STS 1 class sizes in UP Diliman reduced from a total of 928 slots in the first semester of AY 2019-2020 to a total of 270 slots this coming semester. This will be a 70.91% drop in the total number of STS 1 slots offered in the Computer Registration System (CRS).
Although limited class slots are not new to scholars, the sudden decrease in STS 1 slots this semester is largely due to the current logistical difficulties of meeting larger classes, says Department of Anthropology Assistant Professor Felipe Jocano Jr.
With the remote set-up, teachers will now have to rely on the stability of their internet connection for the quality of communication with their students. However, conference applications such as Zoom use roughly 810 MB to 2.4 GB of data per hour. Data usage also tends to spike up in group meetings, especially when more people are in the call.
Jocano, an STS 1 teacher, added that since course packs already require constant writing and oral feedback, the faculty of the Science and Society program decided to cap off class sizes to 25 students. Teachers’ available internet services tend to become erratic when handling a large group of people, especially if using Zoom.
“Every time we are asked to accept students beyond the cap, we are put in a dilemma – turn down the student in order to be able to do a good job, or accept the student and take chances on the additional effort,” Jocano said on handling large class sizes even before the pandemic.
However, Jocano remains hopeful that STS 1 professors will go back to handling their regular class size in the second semester.
After citing student cases of getting delayed after being unable to get in their required subjects, Guillermo questions the university’s readiness to the new set-up.
“Ang tanong dito, hindi pala tayo handa na maglunsad ng edukasyon na nag-ensure lahat ng nangangailangan makakakuha ng subject?” he said during the online faculty consultation last Aug. 24.
UP has also suspended the change of matriculation for the first semester due to logistics of remote learning, which may hinder some students from asking for the teacher’s prerogative to be enrolled in their class.
Guillermo added it would be unreasonable to overburden the faculty in the middle of a pandemic. “Kaya kailangan gumawa ng paraan agad ang admin para ma-address ang problema,” he said.
No Student Left Behind? #NoTeacherLeftBehind too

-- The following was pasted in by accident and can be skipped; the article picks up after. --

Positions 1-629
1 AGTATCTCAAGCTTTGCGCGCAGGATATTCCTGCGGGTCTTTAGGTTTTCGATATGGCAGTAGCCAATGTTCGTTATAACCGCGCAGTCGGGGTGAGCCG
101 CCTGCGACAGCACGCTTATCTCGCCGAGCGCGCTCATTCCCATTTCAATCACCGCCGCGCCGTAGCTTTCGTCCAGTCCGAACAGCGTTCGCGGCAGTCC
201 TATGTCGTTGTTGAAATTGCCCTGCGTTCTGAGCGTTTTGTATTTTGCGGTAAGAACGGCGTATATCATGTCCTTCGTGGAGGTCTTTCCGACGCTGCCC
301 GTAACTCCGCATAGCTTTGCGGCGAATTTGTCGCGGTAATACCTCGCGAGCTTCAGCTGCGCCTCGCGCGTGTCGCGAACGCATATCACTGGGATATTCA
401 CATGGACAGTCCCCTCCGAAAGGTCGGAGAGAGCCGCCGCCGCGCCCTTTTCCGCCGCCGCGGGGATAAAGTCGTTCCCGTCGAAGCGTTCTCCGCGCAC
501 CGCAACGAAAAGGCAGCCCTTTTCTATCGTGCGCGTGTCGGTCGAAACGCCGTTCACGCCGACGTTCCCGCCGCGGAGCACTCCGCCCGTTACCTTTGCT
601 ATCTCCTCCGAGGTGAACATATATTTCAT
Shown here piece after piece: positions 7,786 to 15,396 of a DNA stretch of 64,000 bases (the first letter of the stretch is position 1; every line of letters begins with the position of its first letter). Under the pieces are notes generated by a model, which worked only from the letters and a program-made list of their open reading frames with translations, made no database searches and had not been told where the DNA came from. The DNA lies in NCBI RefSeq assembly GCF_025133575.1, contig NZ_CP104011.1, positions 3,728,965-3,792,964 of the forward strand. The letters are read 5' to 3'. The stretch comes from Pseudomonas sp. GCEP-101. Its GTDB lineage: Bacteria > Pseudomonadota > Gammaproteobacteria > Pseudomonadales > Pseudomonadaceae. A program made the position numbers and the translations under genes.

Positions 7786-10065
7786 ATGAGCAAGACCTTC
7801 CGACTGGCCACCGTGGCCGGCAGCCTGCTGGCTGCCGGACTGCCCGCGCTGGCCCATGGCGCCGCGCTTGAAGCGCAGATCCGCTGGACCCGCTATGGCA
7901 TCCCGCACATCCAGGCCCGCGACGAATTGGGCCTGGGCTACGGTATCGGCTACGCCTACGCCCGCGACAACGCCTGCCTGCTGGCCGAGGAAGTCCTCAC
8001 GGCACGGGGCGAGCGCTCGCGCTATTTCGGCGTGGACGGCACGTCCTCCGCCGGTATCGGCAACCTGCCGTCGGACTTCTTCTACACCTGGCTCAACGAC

After the online consultation, some UP teachers pushed for alternatives. Some proposed to make course packs optional, or postpone the opening of class to a later date until UP can readily support its faculty.
Concepcion raised that as much as professors and instructors want to teach, the obstacles upending them make remote learning difficult.
“We will always move the opening of class if the admin would not give us an enabling condition to not just work on our course pack but to teach for the entire semester,” Concepcion said.
Until the university lays out a clear direction for remote learning, instructors like Arranz have no other choice but to carry the heavy burden of ensuring students get quality education in the middle of a pandemic.
“Nakapanghihinayang lang din na hindi ito [couse pack] yung pinakamagandang kaya naming maibibigay, pero ito ‘yung pinaka-kaya naming maibibigay dahil sa gipit na situwasyon at oras,” Arranz said.
The UP system will still push through with opening classes on Sept. 10 after the Board of Regents gave the go signal for a year-long of remote learning.
This comes despite protests from teachers and students that maintained experiencing a pandemic does not call for lowered standards and compromised quality of education.
The Congressional of Teachers/Educators for Nationalism and Democracy (CONTEND-UP) suggests that if classes get postponed, faculty members can provide bridging programs and capsule courses to equip students for the eventual opening of classes.
Teachers have been pulling out all the stops in preparing for a purely remote semester. But for now, they can only hope that the situation gets better and their burden lighter.
With reports from Reynan Dale and Almira Coleen Mendoza